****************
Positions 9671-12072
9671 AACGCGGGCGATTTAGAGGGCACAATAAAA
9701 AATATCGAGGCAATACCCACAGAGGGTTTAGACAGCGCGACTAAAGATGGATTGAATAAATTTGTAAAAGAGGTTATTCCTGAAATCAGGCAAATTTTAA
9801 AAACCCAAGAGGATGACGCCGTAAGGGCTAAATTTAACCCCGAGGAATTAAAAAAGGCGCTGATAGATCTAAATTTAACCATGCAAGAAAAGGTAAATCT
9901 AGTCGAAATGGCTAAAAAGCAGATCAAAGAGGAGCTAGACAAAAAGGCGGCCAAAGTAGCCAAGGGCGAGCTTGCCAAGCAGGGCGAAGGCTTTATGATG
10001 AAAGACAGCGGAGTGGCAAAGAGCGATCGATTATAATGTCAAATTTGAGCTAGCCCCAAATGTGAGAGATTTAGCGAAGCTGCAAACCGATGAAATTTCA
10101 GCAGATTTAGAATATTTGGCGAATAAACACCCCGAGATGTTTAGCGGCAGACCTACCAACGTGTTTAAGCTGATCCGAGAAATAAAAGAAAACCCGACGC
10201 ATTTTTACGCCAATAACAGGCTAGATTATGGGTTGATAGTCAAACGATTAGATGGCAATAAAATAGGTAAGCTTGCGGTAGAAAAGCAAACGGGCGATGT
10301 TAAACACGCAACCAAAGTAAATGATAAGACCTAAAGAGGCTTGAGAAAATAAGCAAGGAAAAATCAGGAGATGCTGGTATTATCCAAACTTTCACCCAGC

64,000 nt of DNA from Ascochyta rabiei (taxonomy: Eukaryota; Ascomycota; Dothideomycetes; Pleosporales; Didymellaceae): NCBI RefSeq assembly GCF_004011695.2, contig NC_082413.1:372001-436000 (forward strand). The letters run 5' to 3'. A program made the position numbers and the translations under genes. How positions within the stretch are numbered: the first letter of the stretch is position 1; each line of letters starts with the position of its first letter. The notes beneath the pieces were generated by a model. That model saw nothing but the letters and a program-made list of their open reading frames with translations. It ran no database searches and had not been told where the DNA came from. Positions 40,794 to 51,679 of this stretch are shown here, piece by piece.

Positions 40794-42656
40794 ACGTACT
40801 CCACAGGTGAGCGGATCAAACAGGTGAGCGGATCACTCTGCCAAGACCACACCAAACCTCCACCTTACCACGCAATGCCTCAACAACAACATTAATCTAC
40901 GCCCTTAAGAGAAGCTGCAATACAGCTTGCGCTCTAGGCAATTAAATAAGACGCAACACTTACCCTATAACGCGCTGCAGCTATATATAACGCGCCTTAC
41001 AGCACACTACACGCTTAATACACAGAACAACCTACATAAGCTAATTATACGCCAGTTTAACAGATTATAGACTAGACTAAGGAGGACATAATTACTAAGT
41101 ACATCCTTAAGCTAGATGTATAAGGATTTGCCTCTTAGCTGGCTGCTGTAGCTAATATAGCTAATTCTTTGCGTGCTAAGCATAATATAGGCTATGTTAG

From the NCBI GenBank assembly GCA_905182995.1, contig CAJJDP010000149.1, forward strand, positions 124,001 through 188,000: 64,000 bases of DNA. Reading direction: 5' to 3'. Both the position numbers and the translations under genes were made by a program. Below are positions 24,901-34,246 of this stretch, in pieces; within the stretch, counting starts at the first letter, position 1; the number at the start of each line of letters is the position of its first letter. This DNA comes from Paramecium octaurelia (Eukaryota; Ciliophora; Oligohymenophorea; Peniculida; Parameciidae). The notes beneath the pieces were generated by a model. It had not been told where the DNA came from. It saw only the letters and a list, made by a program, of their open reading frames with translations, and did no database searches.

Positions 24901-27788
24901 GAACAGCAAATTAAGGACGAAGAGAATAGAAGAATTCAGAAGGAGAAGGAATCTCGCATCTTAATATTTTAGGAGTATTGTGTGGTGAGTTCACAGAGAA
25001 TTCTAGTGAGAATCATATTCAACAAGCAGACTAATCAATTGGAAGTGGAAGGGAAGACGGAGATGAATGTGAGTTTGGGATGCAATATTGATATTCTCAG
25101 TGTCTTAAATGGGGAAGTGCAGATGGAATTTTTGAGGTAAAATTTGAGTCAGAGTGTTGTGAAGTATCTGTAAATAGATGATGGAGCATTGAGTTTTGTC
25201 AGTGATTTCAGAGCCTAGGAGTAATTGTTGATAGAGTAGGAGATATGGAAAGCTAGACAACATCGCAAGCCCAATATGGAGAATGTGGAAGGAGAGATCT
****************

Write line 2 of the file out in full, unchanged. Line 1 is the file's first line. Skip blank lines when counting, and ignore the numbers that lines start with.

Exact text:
9671 AACGCGGGCGATTTAGAGGGCACAATAAAA